To be simple or not to be…that is the question for all software developers…
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I don’t know why look and feel is driving me nuts right now. Both windows 8 and Windows server 2012 are significant departures from what was before, as is, additionally the lightening connector on the iPhone 5. For some reason those changes aren’t quite gelling with me.

Maybe I am getting old.

Overall I am looking for ease of use. It is an interesting problem because frankly sometimes its easier to learn how to do something differently (that in the end is faster) that is harder to learn at first. So you have to balance that argument carefully.

Am I in the end complaining about something that truly is easier to use?

So the learning curve can be an issue. With both Win 8 and Server 2012 it only took me a little bit to learn the new UI. With the lightening connector it was more waiting for Apple to release the products than it was a learning curve but that was a frustration curve.

Which actually got me thinking. What part does the frustration curve play in the overall learning curve of new things? When does the frustration curve kick in?

If we think about when and for that matter why users get frustrated there are a number of factors.

  • It makes it harder to do their job
  • The system is no longer simple (that is of course assuming it was simple the first time through – see above)
  • The system doesn’t accept the inputs I have in the format I have.

All of these frustrate users (and there are many more). The 2nd and 3rd issue are the ones to watch out for. Any time you change a system you may increase the time it takes to complete someone’s job the first few times, if you can decrease that over time they will in the end forget the first few times. The second two are ones that are problematic for solutions. It means there may be a requirements mismatch somewhere in the process.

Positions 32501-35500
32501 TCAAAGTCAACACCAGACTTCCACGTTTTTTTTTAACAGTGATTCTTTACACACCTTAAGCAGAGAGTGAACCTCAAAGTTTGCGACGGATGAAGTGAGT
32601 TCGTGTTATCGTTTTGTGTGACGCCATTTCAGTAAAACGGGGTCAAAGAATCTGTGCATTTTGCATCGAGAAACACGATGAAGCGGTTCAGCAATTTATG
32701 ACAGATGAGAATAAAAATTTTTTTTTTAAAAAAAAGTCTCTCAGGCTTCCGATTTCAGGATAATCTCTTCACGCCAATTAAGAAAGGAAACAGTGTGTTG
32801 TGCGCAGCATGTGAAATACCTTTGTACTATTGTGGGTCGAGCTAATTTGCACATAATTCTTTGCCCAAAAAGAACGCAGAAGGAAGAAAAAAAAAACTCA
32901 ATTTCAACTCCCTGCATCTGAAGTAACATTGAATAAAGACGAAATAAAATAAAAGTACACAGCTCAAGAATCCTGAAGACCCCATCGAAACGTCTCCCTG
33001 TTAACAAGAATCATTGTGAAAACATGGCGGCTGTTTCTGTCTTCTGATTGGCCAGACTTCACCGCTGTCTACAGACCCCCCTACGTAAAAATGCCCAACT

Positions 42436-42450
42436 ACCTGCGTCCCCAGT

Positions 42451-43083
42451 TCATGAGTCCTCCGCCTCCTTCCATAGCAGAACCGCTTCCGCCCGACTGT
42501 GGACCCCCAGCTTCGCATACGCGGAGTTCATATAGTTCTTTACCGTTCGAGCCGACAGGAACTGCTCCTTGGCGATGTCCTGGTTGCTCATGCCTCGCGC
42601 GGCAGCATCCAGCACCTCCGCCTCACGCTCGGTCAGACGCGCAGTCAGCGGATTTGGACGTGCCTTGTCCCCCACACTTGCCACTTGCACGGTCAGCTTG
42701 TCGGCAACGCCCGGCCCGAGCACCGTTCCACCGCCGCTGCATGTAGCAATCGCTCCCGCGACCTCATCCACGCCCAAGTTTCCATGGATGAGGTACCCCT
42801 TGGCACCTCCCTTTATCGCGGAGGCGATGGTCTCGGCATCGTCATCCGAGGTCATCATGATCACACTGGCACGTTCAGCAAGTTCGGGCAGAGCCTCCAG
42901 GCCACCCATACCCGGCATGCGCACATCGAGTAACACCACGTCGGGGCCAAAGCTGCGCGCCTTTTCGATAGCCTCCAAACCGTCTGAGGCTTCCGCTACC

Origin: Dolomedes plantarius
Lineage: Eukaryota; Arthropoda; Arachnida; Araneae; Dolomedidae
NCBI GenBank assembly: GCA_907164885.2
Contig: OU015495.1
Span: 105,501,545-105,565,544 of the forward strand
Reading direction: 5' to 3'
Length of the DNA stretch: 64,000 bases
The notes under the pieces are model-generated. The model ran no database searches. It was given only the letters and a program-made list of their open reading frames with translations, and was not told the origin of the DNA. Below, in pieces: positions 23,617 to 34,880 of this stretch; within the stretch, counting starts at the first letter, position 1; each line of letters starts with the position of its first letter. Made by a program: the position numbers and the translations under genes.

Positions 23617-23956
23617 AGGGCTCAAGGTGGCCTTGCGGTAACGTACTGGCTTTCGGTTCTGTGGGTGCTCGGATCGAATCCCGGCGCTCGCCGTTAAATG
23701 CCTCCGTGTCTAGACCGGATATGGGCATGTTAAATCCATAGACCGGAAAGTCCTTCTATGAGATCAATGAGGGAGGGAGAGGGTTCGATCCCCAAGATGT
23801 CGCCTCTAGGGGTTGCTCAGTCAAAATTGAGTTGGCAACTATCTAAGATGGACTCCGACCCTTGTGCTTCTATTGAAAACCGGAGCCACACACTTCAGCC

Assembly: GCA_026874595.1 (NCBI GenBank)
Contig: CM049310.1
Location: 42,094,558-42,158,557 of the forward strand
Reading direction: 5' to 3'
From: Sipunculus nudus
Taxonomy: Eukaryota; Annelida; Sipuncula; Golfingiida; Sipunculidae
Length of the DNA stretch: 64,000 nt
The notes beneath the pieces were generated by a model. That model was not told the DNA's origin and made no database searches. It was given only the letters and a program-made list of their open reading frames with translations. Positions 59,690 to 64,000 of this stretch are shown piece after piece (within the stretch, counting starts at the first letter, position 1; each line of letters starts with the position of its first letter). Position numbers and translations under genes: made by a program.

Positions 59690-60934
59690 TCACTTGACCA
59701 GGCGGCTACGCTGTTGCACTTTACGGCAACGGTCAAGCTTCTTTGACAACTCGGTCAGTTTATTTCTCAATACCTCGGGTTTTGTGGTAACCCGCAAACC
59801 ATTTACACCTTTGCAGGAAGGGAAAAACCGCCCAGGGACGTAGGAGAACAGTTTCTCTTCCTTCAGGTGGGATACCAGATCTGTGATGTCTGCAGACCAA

The problem is “the way things are is the way things are.” Sometimes users have information mismatches and sometimes systems do. You have to walk that fine line when the reality is the mismatch is the users issue not your system’s issue.


Thinking about last week’s theme what is coming tomorrow?
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The ghost of technology future

I’ve been dancing around the concept of what’s next for the past couple of weeks. A lot of concepts and visualizations of what might be. It isn’t a long term project of mine or for that matter even something I will remember next month. I am just muddling through what might be for personal gain.

So what might be?

The thing that intrigues me the most right now is the future state consolidation that will have to occur in cloud computing. Why do I say it will have to occur? There are a number of large players in the space and an even larger number of medium size players. That middle layer will have to grow or shrink in order to compete with the larger players.

So consolidation is the first thing I see. I realize that is more of a business future than a technology future but it truly drives a number of what comes next scenarios.

Of course the first problem of consolidation is that prices go up. Services improve over time but it will cost more. Luckily there is another market factor (competition) that will balance out the initial consolidation cost increases.

At some point in the short term you will no longer buy computers. You will simply buy a CPU. The low end gets you what is out there right now, the high end becomes an evergreen (at least for a time period – maybe five years) PC. An ever green PC means you don’t upgrade – they upgrade you as part of the agreement.

You will most likely buy storage from two or more vendors online to support your data needs. One vendor is a risk (because well – they might lose your information) two would be the advised fault tolerant model.

Your TV becomes your computer monitor – I’ve done that for years and it works very well. High end users may still carry a laptop but it will be vastly different than what we have today – think of the laptop of tomorrow as more of a PPD (personal productivity device) that would be tailored to your specific need.